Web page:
That in turn drew unusually sharp rejoinders from Pariente, who called Canady’s criticisms “extravagant” and suggested he wanted the court to abdicate its responsibility.
“Far from upending the law, then, our legal analysis today adheres to our recent redistricting precedents,” she wrote. “The dissent, to the contrary, continues its refusal to acknowledge the import of the Fair Districts Amendment.”
One of the most controversial parts of the ruling could be its requirement that the Legislature redraw Brown’s district, which winds through several counties as it runs from Jacksonville to Orlando.
Many Democrats have long complained that the district includes far more black voters than is necessary to give those voters the opportunity to elect their preferred candidate. The effect is to make other districts in Northeast and Central Florida more Republican than they otherwise would be.
But the decision, which will likely result in a district running from Jacksonville to Tallahassee, could cause problems for freshman Democratic Congresswoman Gwen Graham by removing many of the voters who helped Graham win her 2014 race in a swing district that includes the Tallahassee and Panama City areas.
And Brown, who has been a consistent critic of the Fair Districts effort, blasted the ruling.
“The decision by the Florida state Supreme Court is seriously flawed and entirely fails to take into consideration the rights of minority voters,” Brown said in a lengthy statement issued by her office. ” … As a people, African Americans have fought too hard to get to where we are now, and we certainly are not taking any steps backwards.”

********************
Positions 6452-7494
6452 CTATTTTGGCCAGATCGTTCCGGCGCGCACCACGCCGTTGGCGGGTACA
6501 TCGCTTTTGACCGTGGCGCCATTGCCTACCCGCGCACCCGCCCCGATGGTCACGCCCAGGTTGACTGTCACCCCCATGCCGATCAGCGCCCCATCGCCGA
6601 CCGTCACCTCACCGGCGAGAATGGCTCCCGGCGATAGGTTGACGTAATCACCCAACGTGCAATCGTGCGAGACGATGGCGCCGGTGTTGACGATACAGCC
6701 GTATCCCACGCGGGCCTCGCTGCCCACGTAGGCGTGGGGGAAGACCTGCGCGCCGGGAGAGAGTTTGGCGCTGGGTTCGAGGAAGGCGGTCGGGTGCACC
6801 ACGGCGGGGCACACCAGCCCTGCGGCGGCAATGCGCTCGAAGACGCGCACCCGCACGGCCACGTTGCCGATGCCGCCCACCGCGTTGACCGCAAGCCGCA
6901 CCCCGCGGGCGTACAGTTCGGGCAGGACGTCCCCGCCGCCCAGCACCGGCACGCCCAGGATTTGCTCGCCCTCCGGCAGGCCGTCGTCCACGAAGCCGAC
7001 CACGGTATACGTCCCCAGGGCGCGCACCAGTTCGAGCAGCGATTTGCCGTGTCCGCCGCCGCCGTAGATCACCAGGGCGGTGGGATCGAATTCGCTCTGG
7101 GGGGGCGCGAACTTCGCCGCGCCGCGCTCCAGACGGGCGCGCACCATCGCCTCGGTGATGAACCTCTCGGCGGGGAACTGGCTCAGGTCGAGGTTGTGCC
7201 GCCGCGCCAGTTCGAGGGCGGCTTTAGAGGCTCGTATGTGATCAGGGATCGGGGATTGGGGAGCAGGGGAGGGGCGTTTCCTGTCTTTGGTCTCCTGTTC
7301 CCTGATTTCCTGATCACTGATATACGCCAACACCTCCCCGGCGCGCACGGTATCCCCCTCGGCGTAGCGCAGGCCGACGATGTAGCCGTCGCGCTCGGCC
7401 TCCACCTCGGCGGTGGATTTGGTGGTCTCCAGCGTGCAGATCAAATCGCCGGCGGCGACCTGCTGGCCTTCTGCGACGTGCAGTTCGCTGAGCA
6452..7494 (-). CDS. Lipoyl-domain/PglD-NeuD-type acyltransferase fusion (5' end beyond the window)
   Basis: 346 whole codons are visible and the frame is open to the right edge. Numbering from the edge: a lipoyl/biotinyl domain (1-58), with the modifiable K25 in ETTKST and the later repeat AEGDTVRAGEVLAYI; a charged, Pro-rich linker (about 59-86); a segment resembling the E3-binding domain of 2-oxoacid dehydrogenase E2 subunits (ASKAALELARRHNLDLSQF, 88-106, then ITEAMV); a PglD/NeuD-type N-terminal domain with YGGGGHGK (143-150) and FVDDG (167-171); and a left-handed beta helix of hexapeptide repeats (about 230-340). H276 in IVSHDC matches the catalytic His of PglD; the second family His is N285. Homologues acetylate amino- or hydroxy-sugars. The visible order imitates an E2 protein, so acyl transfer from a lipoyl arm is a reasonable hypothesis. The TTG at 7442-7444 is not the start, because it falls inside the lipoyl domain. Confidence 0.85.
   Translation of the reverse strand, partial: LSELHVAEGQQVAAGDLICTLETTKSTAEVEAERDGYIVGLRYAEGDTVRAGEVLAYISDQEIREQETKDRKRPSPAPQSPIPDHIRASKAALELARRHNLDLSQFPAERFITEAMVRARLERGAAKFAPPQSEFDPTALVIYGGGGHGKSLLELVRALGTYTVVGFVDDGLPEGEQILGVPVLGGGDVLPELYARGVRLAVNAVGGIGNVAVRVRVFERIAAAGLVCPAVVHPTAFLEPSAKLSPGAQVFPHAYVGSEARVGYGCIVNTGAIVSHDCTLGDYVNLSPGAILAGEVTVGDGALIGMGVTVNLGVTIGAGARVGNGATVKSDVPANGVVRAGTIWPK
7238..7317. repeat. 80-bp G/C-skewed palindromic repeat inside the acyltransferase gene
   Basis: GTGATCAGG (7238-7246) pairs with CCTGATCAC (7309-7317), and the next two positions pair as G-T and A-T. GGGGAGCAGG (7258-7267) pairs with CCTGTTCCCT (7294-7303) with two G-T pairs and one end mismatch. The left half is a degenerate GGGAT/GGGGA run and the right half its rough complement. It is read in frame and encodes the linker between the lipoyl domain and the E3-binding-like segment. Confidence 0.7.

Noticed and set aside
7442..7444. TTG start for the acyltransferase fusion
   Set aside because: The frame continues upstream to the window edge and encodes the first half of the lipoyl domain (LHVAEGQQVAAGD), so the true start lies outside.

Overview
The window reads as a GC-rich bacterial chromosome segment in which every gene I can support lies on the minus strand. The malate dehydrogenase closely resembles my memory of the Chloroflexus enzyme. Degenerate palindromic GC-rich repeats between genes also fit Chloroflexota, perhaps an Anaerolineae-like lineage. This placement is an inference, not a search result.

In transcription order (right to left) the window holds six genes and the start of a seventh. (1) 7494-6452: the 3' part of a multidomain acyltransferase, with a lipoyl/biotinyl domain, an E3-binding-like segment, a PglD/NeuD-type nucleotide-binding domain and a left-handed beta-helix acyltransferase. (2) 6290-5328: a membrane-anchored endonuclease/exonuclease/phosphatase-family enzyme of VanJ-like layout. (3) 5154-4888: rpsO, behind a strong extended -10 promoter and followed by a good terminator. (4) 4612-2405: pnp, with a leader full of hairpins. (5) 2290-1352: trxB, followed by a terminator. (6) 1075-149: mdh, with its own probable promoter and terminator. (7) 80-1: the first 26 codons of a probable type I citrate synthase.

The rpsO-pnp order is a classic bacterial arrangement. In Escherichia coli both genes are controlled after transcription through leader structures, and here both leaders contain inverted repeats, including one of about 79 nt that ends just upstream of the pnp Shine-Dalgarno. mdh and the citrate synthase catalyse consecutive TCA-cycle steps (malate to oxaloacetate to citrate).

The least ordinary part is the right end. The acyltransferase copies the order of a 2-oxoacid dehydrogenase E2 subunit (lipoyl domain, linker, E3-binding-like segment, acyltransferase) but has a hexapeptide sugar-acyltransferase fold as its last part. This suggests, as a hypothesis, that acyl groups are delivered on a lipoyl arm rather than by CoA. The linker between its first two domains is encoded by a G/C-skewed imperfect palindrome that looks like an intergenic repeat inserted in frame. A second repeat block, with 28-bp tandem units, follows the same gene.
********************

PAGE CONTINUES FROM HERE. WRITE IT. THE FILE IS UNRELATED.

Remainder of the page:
Justices also ordered lawmakers to redraw Districts 13 and 14 “to avoid crossing Tampa Bay.” That could endanger Republican Congressman David Jolly, whose district would likely absorb more Democratic parts of Pinellas County as Democratic Congresswoman Kathy Castor’s district would be pushed out of the county.
The court also found fault with the districts of South Florida Democrats Ted Deutch and Lois Frankel and Republicans Mario Diaz-Balart, Carlos Curbelo and Ileana Ros-Lehtinen on a variety of grounds.
Republican legislative leaders were largely silent on the maps. House Speaker Steve Crisafulli, R-Merritt Island, and Senate President Andy Gardiner, R-Orlando, said through spokespersons that they were reviewing the ruling.
But Democrats could barely conceal their delight at the result, coming on the heels of a special budget session sparked by a bitter fight within the GOP over how to handle health-care spending.
“This is the second time in two months that the Florida GOP will have to return to Tallahassee to clean up an unconstitutional mess of their own creation,” said Florida Democratic Party Executive Director Scott Arceneaux. “I hope Republicans put aside their petty self-interest and — for once — respect the voice of Florida’s voters.”
The News Service of Florida’s Brandon Larrabee contributed to this report.